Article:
U.S. national security adviser Jake Sullivan lowered expectations for the Saudi-Israel normalization agreement that Washington is working on, rejecting news reports that suggest it is imminent.
“There is still a ways to travel with respect to all of the elements of those discussions,” Sullivan said during a briefing for reporters Tuesday.
In past months, Sullivan and his deputies have begun separate negotiations with the Saudis and Israelis to lay groundwork for a deal.
Peace between the two countries would be “a big deal” and benefit the U.S. “in a fundamental way,” Sullivan said, highlighting the goal of a “more integrated, more stable Middle East” where countries could collaborate on “everything from economics to technology to regional security.”
He declined to comment on a potential meeting between President Joe Biden and Saudi Crown Prince Mohammad Bin Salman on the sidelines of the G20 Summit in New Delhi next month.
Talk of normalization began under the administration of President Donald Trump, who leaned on Saudi Arabia to join other Arab states – United Arab Emirates, Bahrain and Morocco – in signing the 2020 U.S.-brokered Abraham Accords that recognize Israel.
Since the Accords, Riyadh’s ties with Israel have incrementally warmed, allowing Biden in July 2022 to become the first American president to fly directly to Jeddah from Tel Aviv after the Saudi Kingdom opened its airspace to flights to and from Israel.
As negotiations continue, the parties have not publicly declared their terms, but various media reports have provided the contours of what such a deal might look like.
Israel is aiming to secure more Saudi support in deterring Iran, even as it stands to gain the most from the wider political and economic impact of normalizing relations with the Saudis, a key Arab country and opinion-maker in the Muslim world. A deal could lead to recognition from other Muslim-majority countries, including Indonesia and Malaysia.
Washington wants the Saudis to be more aligned with the U.S. in its rivalry against China and to resolve the war in Yemen, a proxy conflict between Riyadh and Tehran.
In part to secure support from his Democratic Party lawmakers in Congress, Biden may push Israel to preserve the prospects for a two-state solution with Palestinians, possibly pledging to never annex the occupied West Bank or expand Israeli settlements.
Meanwhile, for Riyadh, the deal must include protection from Iran in the form of some kind of mutual defense pact with Washington, and U.S. support for its civilian nuclear program, including in-country enrichment, as it anticipates its oil to run out.
Sullivan declined to say whether the administration would be willing to agree to those terms.
Long road ahead
“If this possible deal were a meal, the cooks right now are just assembling the ingredients and they haven’t even begun to mix them together,” said Brian Katulis, senior fellow at the Middle East Institute.
In addition to its demands to Washington, the Saudis, unlike the Emiratis, Bahrainis and Moroccans in 2020, will likely not cut a deal that sidesteps the Palestinians, Katulis told VOA. It would push for Israeli concessions that echo the “land for peace” principle of the 2002 Saudi-led Arab League peace initiative, which conditions recognition of Israel on the creation of a Palestinian state.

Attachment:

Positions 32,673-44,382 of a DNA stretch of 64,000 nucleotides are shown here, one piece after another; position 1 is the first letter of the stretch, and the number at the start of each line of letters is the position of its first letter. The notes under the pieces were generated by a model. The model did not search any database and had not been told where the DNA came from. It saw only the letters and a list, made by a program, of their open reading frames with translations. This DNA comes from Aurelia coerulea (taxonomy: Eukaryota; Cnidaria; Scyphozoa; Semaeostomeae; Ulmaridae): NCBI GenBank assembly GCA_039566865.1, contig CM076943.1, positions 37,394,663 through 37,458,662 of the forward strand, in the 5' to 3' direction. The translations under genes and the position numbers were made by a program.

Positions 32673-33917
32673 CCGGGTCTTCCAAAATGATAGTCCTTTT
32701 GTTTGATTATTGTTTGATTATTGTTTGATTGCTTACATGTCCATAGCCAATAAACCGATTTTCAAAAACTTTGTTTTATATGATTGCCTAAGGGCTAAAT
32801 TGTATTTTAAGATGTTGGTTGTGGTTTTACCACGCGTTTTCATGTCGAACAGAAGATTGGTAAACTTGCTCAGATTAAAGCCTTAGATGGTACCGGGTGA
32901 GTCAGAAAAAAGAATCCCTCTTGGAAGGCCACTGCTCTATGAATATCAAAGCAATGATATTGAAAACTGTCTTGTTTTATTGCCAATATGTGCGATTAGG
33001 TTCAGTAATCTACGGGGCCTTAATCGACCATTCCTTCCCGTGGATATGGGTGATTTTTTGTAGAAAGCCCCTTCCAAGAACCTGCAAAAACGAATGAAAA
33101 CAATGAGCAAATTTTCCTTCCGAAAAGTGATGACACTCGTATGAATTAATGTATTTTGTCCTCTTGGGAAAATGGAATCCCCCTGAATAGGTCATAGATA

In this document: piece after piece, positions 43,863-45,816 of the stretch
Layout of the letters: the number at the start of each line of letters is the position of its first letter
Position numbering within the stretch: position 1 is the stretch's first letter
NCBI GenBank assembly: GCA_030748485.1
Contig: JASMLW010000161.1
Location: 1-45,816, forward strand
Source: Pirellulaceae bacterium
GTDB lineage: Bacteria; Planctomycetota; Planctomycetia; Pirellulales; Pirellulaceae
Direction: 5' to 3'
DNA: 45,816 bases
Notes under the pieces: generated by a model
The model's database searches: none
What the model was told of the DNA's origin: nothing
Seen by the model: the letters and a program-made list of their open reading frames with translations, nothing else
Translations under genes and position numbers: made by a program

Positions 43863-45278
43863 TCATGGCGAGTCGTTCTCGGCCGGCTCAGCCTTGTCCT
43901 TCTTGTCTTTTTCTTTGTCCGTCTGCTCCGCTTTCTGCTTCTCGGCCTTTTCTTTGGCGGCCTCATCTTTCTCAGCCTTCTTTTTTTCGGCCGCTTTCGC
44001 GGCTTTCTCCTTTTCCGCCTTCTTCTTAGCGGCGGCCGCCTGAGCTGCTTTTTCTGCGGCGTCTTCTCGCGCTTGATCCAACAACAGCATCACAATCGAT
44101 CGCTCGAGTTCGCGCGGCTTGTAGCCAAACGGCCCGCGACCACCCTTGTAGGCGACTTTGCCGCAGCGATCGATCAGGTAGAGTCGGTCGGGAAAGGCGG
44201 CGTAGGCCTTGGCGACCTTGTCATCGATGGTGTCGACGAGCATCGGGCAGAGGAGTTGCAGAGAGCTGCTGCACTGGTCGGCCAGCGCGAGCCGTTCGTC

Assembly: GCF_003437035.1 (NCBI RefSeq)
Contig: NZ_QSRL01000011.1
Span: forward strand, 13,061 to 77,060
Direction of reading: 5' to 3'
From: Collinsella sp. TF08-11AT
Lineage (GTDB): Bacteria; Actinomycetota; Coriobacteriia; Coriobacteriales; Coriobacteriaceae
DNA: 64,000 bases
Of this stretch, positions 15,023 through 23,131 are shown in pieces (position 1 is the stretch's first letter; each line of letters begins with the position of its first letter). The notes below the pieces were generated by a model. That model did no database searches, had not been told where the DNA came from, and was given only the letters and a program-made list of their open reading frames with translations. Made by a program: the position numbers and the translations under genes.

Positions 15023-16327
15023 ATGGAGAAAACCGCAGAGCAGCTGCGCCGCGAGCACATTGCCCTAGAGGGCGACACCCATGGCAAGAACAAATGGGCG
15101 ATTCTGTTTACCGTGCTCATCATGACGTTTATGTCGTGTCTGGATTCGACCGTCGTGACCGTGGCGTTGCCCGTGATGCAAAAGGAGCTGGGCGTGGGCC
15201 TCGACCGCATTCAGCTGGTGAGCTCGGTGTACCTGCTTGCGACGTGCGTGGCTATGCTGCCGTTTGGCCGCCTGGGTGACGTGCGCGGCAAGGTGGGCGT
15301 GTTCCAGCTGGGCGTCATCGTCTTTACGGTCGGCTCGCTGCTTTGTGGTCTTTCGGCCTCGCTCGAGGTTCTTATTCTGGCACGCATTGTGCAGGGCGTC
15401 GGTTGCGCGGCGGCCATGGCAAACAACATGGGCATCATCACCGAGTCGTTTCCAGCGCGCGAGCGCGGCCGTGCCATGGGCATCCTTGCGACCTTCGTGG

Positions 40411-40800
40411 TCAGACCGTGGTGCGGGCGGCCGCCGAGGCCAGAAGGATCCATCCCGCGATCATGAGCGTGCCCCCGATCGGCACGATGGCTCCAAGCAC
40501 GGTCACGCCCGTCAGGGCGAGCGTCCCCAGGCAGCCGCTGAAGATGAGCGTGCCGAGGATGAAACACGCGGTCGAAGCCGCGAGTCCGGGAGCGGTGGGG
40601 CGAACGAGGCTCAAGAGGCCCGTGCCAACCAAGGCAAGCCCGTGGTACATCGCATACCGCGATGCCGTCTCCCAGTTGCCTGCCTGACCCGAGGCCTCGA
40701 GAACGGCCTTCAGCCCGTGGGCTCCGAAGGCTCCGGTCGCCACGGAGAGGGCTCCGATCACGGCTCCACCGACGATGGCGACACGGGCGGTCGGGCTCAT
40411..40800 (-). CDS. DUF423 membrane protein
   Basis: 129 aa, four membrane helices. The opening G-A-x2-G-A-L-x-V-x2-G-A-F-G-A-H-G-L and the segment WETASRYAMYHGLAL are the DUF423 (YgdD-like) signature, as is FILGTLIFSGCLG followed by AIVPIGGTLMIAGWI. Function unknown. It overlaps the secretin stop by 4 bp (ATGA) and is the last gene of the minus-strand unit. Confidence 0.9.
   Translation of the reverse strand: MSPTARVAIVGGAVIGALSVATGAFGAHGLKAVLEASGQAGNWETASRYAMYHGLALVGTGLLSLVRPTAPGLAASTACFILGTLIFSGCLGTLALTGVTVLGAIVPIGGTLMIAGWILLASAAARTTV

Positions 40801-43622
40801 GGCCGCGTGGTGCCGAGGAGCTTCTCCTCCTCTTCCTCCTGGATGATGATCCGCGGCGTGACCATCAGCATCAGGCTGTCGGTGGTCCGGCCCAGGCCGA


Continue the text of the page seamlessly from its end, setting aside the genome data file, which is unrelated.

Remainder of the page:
However, while a U.S. security guarantee, civilian nuclear program and concession for Palestinians are desirable for the Saudis, Riyadh does not desperately need any of these, said Jonathan Rynhold, head of the political science department at Israel’s Bar-Ilan University.
In this context, Riyadh is different from past signatories of the Abraham Accords that have been driven by transactional motivators: Morocco signed to secure the Trump administration’s recognition of Moroccan sovereignty over Western Sahara, Sudan for its removal from Washington’s state sponsors of terrorism list and relief from massive debt.
So the key issue is whether Washington is willing to give the Saudis what they want, Rynhold told VOA.
Should the Biden administration decide it is willing to meet Riyadh’s demands, it can allow the Saudis and the Israelis to seal the deal under their terms or push toward some minimal Israeli concession toward the Palestinians that “makes it clear to the Democrats in Congress that Israel’s heading in the right direction,” he added.
Compromise with Palestinians is unlikely to happen under the current Israeli government, the most right-wing in the country’s history. But Washington could nudge Israel toward a more centrist coalition.
“What he [Biden] could do, for example, is simply say that every dollar Israel spends in the settlements, they’ll get one dollar less of American aid,” Rynhold said. “That is something that would make the Israeli public recognize the costs of having a right-wing government.”
Such a move carries considerable political risk for Biden ahead of the 2024 presidential campaign. Republicans would be eager to paint him as weak on supporting Israel, contrasting his approach to Trump’s policy of maximum pressure and isolation of the Palestinians that accompanied the Abraham Accords.
Meanwhile, Palestinian voices are skeptical.
Far from resolving conflicts, Saudi-Israel normalization will serve as a pillar of a repressive architecture that brings no justice for Palestinians, said Dana El Kurd of Al Shabaka, the Palestinian Policy Network.
“Half-baked ideas about a final Palestinian-Israeli agreement,” El Kurd said, in reality do not resolve underlying causes of conflict but “cement an increasingly violent status quo.”